Truth a Little Sharply Put.

May 4, 1866


Congress debates over how the Freedmen's Bureau was able to achieve the funds of eleven million which were originally supposed to be three million. Southern leaders question how they can be robbed of property, education and their way of life, and expect to fund the Freedmen's Bureau.


In the House of Representatives, on Tuesday, a debate sprang up on the appropriations (some eleven million dollars) to the Freedmen's Bureau. The appropriation for sites, building school-houses and asylums, was in the original bill three million dollars. Mr. Stevens, after a little debate, moved to reduce it to two million dollars. A sharp debate arose upon this point, in the course of which the following occurred: Mr. Chandler understood Mr. Eliot to have said that school-houses had been taken I from white children for the education of colored children. Mr. Eliot denied having stated it in that way. Mr. Chandler. - No sir; not in that way; but that is the fact- that is the whole of the position as I understand it - taking away the verbiage in which the statement was in clothed. Mr. Eliot. - Then the gentleman does not understand it at all. Mr. Chandler. - Of course not. It is impossible to understand a system by which white people are robbed alike of their property and of their system of education, and are to be taxed besides to sustain the Freedmen's Bureau, raised for the purpose of holding the South in subjugation to a political party. It is impossible to understand a system so linked together with infamy under the pretext of philanthropy.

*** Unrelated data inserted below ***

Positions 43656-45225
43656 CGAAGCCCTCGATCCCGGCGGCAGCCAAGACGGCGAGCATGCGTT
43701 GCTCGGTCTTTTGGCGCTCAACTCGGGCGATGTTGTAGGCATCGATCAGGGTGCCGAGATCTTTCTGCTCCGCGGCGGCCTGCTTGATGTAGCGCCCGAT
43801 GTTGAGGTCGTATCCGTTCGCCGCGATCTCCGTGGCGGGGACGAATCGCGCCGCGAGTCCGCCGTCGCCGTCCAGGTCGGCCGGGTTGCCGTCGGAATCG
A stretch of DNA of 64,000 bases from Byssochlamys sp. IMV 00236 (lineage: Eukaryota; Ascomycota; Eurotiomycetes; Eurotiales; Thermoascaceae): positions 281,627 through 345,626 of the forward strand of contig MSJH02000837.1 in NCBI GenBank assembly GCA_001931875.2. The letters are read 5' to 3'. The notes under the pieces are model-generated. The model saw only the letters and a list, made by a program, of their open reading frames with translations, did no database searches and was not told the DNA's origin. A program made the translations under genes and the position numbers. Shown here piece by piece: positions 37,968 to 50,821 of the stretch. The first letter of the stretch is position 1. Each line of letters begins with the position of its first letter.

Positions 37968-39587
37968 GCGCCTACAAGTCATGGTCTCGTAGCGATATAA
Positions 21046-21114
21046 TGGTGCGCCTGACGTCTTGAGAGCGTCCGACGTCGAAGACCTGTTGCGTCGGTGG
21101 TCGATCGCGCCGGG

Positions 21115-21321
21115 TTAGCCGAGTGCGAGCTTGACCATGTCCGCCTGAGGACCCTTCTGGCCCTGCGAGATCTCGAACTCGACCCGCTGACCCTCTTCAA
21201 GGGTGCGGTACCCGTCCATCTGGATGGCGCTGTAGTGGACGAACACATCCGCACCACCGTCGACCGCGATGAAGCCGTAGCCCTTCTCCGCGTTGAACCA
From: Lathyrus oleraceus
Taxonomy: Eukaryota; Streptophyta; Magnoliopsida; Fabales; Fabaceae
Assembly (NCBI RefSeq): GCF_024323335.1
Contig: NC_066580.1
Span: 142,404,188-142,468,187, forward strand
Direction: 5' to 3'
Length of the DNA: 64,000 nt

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Brooke Beam


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“Truth a Little Sharply Put.,” Reconstructing Virginia, accessed May 28, 2023,